To my family: This is how my mind remembers. If you remember these moments differently, please, don’t tell me. I want these precious images to stay “Mine”.
Memories. All I have is memories. All I have is memories. Memories of you. Now you’re gone. They linger on, these memories. All these precious memories. Memories of you. ~Van Morrison – Memories
The next few “Memories” vary within the realm of happiness and realization. As I have been typing away at these memories, I have realized, my Father was human. I am also finding my Mother, another human, entwined within them.
Making our advent wreath~ Each Christmas my father made our advent wreath. He had a “humongous” circle made of straw. Well, now as an adult the ring isn’t as large as I thought it was then. This particular year, He bundled me up and we went over to our neighbors house. They had a magnificent Arborvitae. A type of pine that has flat leaves. He proceeded to cut branches for the wreath (I’m fairly certain he had permission). Back in our warm house, he began piecing. Branch by branch, I watched as the giant circle became, something beautiful. I was in awe with the way his hands seemed to know exactly the right place for each branch. The scent was amazing. Growing stronger as the branches and leaves warmed in the house. This is the point the memory stops. I have a glimpse of lighting the candles, I got to light the pink one.
The Green Brier flower shop~ Just a flash or two. My mother and I walking into the store. Finding my father in the back room, preparing for a class he was leading. He looked up from what he was doing, and shot my mother a very annoyed look. My mother left. An employee watched me while he led his class. As an adult, I realize that my parents had ups and downs. Just like any other couple. This is the only time I remember him not being ecstatic to see me.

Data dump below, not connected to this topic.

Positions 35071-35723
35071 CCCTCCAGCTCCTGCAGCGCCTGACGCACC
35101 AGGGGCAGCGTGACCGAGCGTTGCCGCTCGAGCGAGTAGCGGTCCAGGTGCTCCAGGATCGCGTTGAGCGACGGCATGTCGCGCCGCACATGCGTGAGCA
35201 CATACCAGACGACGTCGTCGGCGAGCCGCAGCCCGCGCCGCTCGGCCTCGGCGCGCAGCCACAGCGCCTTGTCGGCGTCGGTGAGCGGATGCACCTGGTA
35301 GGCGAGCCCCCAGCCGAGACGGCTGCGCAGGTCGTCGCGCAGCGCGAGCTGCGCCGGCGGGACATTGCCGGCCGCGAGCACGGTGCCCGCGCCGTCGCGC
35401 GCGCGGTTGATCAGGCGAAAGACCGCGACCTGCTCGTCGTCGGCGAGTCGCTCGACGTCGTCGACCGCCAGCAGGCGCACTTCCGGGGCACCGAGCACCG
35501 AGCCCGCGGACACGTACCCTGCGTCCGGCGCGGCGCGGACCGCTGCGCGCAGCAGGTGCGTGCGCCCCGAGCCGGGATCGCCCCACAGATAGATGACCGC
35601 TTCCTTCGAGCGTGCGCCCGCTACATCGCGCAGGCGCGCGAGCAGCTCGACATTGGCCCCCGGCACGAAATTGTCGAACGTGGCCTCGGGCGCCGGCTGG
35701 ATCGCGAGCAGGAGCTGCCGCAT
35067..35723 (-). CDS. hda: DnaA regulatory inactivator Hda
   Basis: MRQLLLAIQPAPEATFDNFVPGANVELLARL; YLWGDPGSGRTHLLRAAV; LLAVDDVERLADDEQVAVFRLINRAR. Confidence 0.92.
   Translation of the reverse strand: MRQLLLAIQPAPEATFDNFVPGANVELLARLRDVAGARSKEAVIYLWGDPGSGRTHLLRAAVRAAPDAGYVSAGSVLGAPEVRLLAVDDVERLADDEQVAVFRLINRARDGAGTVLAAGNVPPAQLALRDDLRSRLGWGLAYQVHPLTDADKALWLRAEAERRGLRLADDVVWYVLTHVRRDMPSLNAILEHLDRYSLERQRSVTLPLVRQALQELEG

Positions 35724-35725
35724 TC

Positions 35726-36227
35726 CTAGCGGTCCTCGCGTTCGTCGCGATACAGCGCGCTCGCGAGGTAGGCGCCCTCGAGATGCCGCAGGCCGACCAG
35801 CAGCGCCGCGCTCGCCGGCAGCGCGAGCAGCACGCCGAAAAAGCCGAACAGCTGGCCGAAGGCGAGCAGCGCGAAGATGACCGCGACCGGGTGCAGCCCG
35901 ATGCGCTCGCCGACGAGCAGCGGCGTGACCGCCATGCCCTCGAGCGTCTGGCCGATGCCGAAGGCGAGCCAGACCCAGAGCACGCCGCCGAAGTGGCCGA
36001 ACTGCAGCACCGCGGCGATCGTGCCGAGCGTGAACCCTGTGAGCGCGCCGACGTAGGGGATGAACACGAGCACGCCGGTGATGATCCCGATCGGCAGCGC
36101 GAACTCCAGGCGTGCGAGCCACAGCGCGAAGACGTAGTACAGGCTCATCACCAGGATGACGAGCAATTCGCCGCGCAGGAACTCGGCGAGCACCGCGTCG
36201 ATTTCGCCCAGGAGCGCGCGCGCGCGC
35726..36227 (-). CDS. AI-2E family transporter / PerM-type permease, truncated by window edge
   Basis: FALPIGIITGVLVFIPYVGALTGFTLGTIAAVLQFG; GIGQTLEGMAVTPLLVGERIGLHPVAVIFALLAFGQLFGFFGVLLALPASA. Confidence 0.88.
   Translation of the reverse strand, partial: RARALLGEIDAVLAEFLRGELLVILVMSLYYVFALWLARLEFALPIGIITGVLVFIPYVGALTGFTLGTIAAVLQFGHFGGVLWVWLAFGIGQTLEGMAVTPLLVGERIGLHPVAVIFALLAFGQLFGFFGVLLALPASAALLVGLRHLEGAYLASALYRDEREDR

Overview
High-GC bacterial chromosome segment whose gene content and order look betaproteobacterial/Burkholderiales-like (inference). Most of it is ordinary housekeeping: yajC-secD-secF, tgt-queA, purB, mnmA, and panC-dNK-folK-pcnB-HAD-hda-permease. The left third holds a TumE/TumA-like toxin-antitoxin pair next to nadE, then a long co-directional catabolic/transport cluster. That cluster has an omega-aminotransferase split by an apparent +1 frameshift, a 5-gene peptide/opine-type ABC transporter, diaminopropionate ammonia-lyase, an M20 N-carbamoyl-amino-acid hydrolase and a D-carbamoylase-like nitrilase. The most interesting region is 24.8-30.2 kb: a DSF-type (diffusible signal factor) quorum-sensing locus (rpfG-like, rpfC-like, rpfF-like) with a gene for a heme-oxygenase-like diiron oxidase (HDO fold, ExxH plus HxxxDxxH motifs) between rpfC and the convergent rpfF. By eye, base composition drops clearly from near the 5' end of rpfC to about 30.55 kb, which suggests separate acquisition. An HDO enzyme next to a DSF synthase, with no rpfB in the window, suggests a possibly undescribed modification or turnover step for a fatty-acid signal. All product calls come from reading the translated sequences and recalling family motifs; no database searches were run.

The ring~ My parents bought me a “baby ring”. I also don’t know if it was purchased when I was an infant or when I was older. I imagine this event to have been about age 5, because that is about the size of finger, the ring that now sits in my jewelry box would fit. It isn’t receiving the ring that I remember. But of being allowed to wear it, on no particular evening. It was time to wash up for supper. Daddy “angel-ed” (airplane game) me into the bathroom. Sitting propped on his bent knee, I put my hands under the faucet. Then he gave me soap. He had his hands over mine, rinsing the soap off… and gasp! His hands were frantically trying to catch the ring before it got to the drain. Alas, it did indeed meet the drain, to disappear. His hands moved quickly, turning off the water, in hopes that the tiny ring would not be swept to the sewer. Even in his haste to get to the phone to call a plumber, he knelt down and gently dried my hands with the towel. The plumber was called. Supper was served and eaten. The plumber arrived (a good friend of my Grandfather). I remember Mr. Plumber being very, very tall. With white hair. Mr. Plumber went straight to work on the U bend pipe. Once free from the adjoining parts, Mr. Plumber upended it over a plastic tub that was in place to catch the contents of the pipes. The tiny band ker-plunked into the tub. The rejoicing commenced! The ring was cleaned and put away properly; to hibernate until I was an adult.
I am enjoying my recollections. Even the emotionally “hard” to remember topics. They are working to make my father a multidimensional figure. As opposed to the memory of a man placed on a pedestal, untouchable. Unreachable. He is becoming tangible to me. That may be the priceless gift I am receiving as I share him, My Father, with you.